|THE MAKING OF AN HISTORIC DISTRICT: 68 E. COURT AVE.|
| Most people still refer to it as “the old J.C. Penney store”, but the building on the south side of the square adjacent to the present Winterset Ben Franklin was known first as the Bevington building. The Bevington building replaced another store – the 1856 J.G. Vawter store, hewn out of stone – which caved in in early 1896 while crews attempted to carve out a basement under the building. The collapse caused catastrophic damage to the J.G. Vawter building, and adjacent buildings on the south side of the square.
The new building was constructed in 1896.
Like many of the buildings in the downtown Winterset area, the building, located south across Court Avenue from the Madison County Courthouse, is a brick Italianate-style structure constructed as a commercial building.
In recent weeks, the building has come to be used as a church, the Winterset Redeemer Church.
|TRAINING PROTECTS YOUTH FROM ABUSE|
| “One person can create change in a community and together, a community can create new cultural norms that nurture children and protect them from child sexual abuse.”
That is the program goal of a new service CRISP (Community Resources In Service to People) will be offering the called “Stewards of Children: Sexual Abuse Prevention Training.”
It is a trademark of the Darkness to Light program geared towards ending child abuse, according Lynette Judd.
|MOUNT EVEREST – WELCOME THE PLAIDS!|
| What does “plaid” make you think of? Scotland? 1980?
Whether you knew it or not, plaid draws upon quite a rich history, dating way back to the 1700s when plaid, believe it or not, was banned for 40 years by the British because of the Scottish Rebellion. 100 years later, Woolrich, the famous company that continues to manufacture wool products and clothing, unveiled the plaid flannel shirt. Since then, plaid has symbolized many things over the years: lumberjacks, Paul Bunyan and general rugged living.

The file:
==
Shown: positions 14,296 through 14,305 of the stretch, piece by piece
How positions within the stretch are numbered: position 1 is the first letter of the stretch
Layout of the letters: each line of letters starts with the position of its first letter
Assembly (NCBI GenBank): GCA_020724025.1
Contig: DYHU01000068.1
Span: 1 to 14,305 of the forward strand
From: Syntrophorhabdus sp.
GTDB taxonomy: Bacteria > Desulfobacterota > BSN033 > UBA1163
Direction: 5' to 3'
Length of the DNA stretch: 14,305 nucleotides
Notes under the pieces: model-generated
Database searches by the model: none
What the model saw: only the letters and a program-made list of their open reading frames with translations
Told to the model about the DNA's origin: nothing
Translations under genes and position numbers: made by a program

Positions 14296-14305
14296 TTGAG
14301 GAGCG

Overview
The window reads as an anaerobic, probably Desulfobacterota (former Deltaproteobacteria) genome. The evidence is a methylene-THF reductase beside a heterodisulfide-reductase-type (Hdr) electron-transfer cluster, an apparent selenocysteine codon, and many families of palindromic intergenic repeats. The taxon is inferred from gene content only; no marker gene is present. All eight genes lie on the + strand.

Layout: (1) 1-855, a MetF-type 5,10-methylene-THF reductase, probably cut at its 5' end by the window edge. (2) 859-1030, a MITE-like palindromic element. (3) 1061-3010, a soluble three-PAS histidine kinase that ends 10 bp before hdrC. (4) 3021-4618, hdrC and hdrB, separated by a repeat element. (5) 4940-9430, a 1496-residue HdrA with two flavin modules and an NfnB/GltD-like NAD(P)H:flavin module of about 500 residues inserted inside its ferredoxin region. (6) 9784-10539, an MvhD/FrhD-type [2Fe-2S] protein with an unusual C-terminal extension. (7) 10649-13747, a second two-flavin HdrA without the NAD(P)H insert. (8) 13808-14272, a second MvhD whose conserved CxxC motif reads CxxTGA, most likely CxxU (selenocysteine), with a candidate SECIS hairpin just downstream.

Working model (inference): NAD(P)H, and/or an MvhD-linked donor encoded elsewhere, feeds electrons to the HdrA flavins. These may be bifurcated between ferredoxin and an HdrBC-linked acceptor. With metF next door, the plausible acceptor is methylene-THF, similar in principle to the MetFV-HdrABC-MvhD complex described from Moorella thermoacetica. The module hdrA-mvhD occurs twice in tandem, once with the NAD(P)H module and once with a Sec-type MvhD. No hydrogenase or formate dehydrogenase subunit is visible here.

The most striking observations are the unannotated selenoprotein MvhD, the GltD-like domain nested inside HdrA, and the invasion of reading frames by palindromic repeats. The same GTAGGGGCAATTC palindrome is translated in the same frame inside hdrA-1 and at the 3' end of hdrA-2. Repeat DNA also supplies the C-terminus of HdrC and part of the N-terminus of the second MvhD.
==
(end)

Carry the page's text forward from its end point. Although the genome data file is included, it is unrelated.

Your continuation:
“Forever Plaid”, the off-Broadway musical playing right now at The Winterset Stage, takes plaid to a new sentimental level. It’s a story about the afterlife of four, clean-cut men from the 1950s, who personify the symbolism in what has become a mainstay in wardrobes for decades.
|“FANCY CARS” STOP IN WINTERSET|
| Dozens of Corvettes lined the streets on downtown Winterset last week as a Canadian tour came through town to see the sights.
The Western Canada Corvette Caravan pulled into town after have been in Bowling Green for the 2014 National Corvette Caravan and home to the National Corvette Museum.
One of many such groups around Canada and the United States, left British Columbia on Sept. 22 for a two-week driving tour which took the caravan to Kentucky to join up with between 8 and 10,000 like-minded Corvette owners and enthusiasts.
Leaving B.C., the group took an extensively long tour through parts of Canada, joining other caravans along the way, making stops for food, sights and Corvette-friendly “rabbit trails.”
|LOCAL SCENIC BYWAYS ROUTE|
| Another draw for Madison County. An 82-mile scenic byways route is being proposed for Madison County. Officials will submit the proposal to DOT officials later this month, asking for the Madison County designation, which include a combined loop of hard-surface and gravel roads with historical, cultural, scenic, archaeological and recreational destinations, as well as natural resource sites as drive-by attractions. Madison County would get a DOT web page, and have its own web page for motorists to consult. Not counting the proposed local scenic byway, there are eight state scenic byway routes and two federal scenic byway routes throughout Iowa.|